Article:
In earlier chapters we frequently encountered the problem of how to define the respective rights of royal power and individual property holders over land and houses. A particularly difficult problem arose when a property holder ceased to occupy a house or piece of land, but later he or his heirs reclaimed it. At what point, and under what circumstances did an owner relinquish his ...

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6. The Sale and Ownership of Animals

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pp. 92-97

Disputes involving the sale, inheritance, and ownership of animals are relatively uncommon in the records compared to those involving their theft or loss. While the latter cases involved a question of public order -- one of the council's domains -- the former were usually consigned to the ...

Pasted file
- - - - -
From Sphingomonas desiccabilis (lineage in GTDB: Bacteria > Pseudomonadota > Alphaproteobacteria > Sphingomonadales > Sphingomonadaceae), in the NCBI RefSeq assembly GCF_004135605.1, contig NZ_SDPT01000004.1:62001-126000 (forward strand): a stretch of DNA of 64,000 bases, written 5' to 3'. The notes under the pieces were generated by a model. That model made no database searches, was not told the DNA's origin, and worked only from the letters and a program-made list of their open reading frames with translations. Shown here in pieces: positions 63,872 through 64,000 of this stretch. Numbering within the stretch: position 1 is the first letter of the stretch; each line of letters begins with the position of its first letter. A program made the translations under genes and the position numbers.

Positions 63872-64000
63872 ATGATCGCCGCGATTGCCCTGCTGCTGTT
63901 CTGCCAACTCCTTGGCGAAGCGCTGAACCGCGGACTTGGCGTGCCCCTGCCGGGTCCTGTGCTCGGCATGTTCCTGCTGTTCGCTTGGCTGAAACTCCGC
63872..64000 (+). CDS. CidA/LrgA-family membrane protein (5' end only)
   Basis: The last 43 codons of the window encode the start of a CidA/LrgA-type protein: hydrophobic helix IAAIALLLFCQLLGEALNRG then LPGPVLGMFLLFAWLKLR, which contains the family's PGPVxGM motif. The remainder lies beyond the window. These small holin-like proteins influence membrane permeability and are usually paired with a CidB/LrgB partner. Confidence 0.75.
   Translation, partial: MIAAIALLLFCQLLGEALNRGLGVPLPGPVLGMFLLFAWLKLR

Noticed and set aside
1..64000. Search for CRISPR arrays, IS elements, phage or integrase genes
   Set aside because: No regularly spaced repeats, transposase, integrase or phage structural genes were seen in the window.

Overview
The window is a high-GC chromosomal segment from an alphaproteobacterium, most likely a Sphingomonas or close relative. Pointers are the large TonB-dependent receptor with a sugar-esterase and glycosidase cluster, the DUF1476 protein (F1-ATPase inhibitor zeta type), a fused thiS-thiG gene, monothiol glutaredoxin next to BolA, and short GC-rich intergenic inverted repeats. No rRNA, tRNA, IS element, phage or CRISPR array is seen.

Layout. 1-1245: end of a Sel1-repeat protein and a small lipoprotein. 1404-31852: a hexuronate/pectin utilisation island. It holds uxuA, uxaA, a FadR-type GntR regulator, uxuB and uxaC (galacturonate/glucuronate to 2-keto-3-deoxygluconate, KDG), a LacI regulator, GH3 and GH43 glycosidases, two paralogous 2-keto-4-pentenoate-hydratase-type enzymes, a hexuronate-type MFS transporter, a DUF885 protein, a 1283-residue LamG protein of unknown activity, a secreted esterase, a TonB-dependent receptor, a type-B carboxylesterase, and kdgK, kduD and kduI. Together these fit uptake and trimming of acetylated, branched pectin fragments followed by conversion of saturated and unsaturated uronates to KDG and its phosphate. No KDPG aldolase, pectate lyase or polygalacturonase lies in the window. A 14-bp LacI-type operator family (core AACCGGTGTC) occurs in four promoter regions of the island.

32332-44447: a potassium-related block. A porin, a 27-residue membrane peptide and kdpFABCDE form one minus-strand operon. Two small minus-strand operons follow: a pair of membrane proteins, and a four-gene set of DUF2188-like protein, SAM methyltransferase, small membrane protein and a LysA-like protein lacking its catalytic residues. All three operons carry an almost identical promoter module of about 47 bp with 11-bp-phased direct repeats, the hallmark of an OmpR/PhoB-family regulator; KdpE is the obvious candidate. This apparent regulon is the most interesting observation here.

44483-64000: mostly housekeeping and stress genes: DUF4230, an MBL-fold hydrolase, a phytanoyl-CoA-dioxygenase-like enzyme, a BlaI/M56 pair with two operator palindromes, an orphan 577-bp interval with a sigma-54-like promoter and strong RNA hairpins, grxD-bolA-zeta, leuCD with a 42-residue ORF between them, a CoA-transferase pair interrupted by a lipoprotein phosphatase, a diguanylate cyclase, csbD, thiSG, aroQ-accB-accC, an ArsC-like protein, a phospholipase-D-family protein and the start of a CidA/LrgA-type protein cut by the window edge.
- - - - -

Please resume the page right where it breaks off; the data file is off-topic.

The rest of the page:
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7. Animal Theft

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pp. 98-112

...livestock made up an important part of people's wealth in Kano emirate. For the rich and powerful, the horse was a symbol of their status, one of the most expensive single items one could own (see Chapter 6). Though no longer used in warfare and raiding, the horse remained crucial for rapid transport and communication. And too, the man on horseback easily intimidated those of the ...

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8. The Redemption and Emancipation of Slaves

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pp. 113-130

Slave raiding and slave labor played important roles in the Sokoto caliphate prior to the arrival of the British. The forces of the Muslim emirates raided for slaves in a number of pagan areas, including border areas between emirates, the hills to the south, and Adamawa, in the north of present-day Cameroon. The Muslim subjects of the emirates were not themselves immune ...